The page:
K.L. Gosain, J.
1. The petitioners in the present case,
Sarvshri Bhola Nath, Bishan Das and Radha Kishan Kaul, are the ex-employees of the Ministry of Rehabilitation, who allege that they voluntarily gave up the service but regarding whom the respondents allege that their services were terminated for one reason or the other. Petitioners NOS. 1 and 2 were employed in the office of the District Rent and Managing Officer, Amritsar, and No. 3 was employed in a similar office at Gurdaspur.
They have formed a partnership firm known as 'Friends Property Dealers' and are carrying on their business at Amritsar. Their main activities are to purchase compensation pool proper-ties at the auctions against verified claims either for themselves or as attorneys for others. About six months before the filing of the present petition they went as usual to bid for certain evacuee properties in the public auction, but the Managing Officer who was conducting the auction re-fused to entertain their bids on the ground that they were not allowed to bid for the purchase of any evacuee property either themselves Or on behalf of anybody else.
They made some efforts to find out the reasons which had led to the said course and approached the higher authorities for withdrawal of the said orders. Having failed in those attempts they have now come up to this Court under Article 226 of the Constitution of India and seek to have a writ of mandamus or any other writ, order or direction prohibiting the respondents from interfering with their rights to bid at the public auctions of evacuee properties. They have impleaded the Regional Settlement Commissioner, Jullundur City, as respondent No. 1, the District Rent and Managing Officer as respondent No. 2 and the Chief Settlement Commissioner, New Delhi, as respondent No. 3.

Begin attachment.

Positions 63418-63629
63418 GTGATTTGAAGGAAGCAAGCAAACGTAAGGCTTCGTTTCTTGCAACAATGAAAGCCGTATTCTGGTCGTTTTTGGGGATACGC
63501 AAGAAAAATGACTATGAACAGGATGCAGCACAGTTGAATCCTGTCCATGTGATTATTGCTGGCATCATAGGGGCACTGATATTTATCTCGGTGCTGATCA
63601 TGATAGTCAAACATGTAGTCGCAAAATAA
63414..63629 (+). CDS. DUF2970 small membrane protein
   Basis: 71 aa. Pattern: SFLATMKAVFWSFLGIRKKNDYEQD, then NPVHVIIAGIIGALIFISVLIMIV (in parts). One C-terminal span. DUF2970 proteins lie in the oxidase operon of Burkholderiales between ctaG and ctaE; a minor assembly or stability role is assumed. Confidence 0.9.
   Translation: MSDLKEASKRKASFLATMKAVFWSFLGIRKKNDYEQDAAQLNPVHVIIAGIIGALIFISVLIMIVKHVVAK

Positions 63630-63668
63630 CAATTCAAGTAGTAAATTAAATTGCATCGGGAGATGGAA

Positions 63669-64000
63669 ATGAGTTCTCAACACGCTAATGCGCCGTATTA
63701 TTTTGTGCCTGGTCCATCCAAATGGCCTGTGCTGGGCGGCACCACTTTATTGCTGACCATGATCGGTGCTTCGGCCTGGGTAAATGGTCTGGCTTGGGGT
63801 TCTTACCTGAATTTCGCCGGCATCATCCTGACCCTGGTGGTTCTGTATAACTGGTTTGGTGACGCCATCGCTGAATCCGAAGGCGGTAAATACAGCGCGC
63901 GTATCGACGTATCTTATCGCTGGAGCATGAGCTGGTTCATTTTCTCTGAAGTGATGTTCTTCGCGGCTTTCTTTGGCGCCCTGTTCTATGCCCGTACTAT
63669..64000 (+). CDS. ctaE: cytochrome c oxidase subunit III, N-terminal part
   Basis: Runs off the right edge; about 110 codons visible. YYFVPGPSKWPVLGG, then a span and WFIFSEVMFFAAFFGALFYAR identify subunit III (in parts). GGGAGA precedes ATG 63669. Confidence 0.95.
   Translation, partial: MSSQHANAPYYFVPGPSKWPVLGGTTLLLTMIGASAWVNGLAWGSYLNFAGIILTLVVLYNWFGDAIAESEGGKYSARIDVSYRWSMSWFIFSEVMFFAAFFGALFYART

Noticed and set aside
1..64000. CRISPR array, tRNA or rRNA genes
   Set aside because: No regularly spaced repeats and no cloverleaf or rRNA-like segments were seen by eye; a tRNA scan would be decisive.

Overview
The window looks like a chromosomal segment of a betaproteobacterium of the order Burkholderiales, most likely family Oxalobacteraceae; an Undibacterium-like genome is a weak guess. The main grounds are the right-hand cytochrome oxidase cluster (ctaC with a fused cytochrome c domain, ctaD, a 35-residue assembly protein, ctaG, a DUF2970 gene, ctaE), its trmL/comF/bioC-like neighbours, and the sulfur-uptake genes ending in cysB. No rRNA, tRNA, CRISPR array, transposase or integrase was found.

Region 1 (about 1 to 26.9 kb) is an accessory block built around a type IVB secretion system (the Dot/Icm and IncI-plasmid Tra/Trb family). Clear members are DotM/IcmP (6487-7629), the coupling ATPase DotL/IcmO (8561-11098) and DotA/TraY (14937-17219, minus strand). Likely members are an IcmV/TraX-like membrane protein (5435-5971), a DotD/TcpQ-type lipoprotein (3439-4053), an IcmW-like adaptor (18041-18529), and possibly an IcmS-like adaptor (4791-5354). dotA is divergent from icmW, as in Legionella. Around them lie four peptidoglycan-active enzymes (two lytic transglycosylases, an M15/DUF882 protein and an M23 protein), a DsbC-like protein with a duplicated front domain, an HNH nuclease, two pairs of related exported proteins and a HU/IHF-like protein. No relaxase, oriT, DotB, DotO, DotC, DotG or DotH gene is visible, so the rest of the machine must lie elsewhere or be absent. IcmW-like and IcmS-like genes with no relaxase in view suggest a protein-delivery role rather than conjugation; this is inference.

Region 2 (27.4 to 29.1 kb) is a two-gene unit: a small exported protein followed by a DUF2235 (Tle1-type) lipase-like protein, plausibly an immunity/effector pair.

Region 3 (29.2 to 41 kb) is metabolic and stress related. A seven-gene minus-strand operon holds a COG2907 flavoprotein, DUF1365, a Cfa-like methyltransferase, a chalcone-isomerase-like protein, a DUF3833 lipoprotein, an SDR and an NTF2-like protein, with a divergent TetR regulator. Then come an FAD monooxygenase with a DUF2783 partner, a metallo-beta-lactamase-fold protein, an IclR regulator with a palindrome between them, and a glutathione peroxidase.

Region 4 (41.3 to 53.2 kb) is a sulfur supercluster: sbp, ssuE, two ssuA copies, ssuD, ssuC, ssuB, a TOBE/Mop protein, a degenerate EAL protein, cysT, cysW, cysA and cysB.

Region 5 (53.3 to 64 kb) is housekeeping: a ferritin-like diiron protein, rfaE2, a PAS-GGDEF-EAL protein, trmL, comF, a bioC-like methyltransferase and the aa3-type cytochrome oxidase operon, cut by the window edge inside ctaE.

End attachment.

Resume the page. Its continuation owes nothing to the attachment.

2. Their case in the petition is that they have a fundamental right to carry on their trade and to acquire properties and that these fundamental rights have been guaranteed to them by Clauses (f) and (g) of Article 19(1) of the Constitution of India. They characterise the action of the respondents as contrary to law and as one interfering with their trade as also with their right to acquire property.
The petition is being opposed by the respondents who have filed a detailed written statement supported by an affidavit of Shri Y.L. Taneja, Settlement Commissioner, New Delhi. The respondents admit to have passed orders forbidding the petitioners to bid at the auction sales of the evacuee properties in the compensation pool, but they allege that this has been done in the public interest and for good reasons. In different paragraphs of the written statement they have given some facts on the basis of which they seem to have passed the alleged orders. In paragraph 4 it is stated as under:--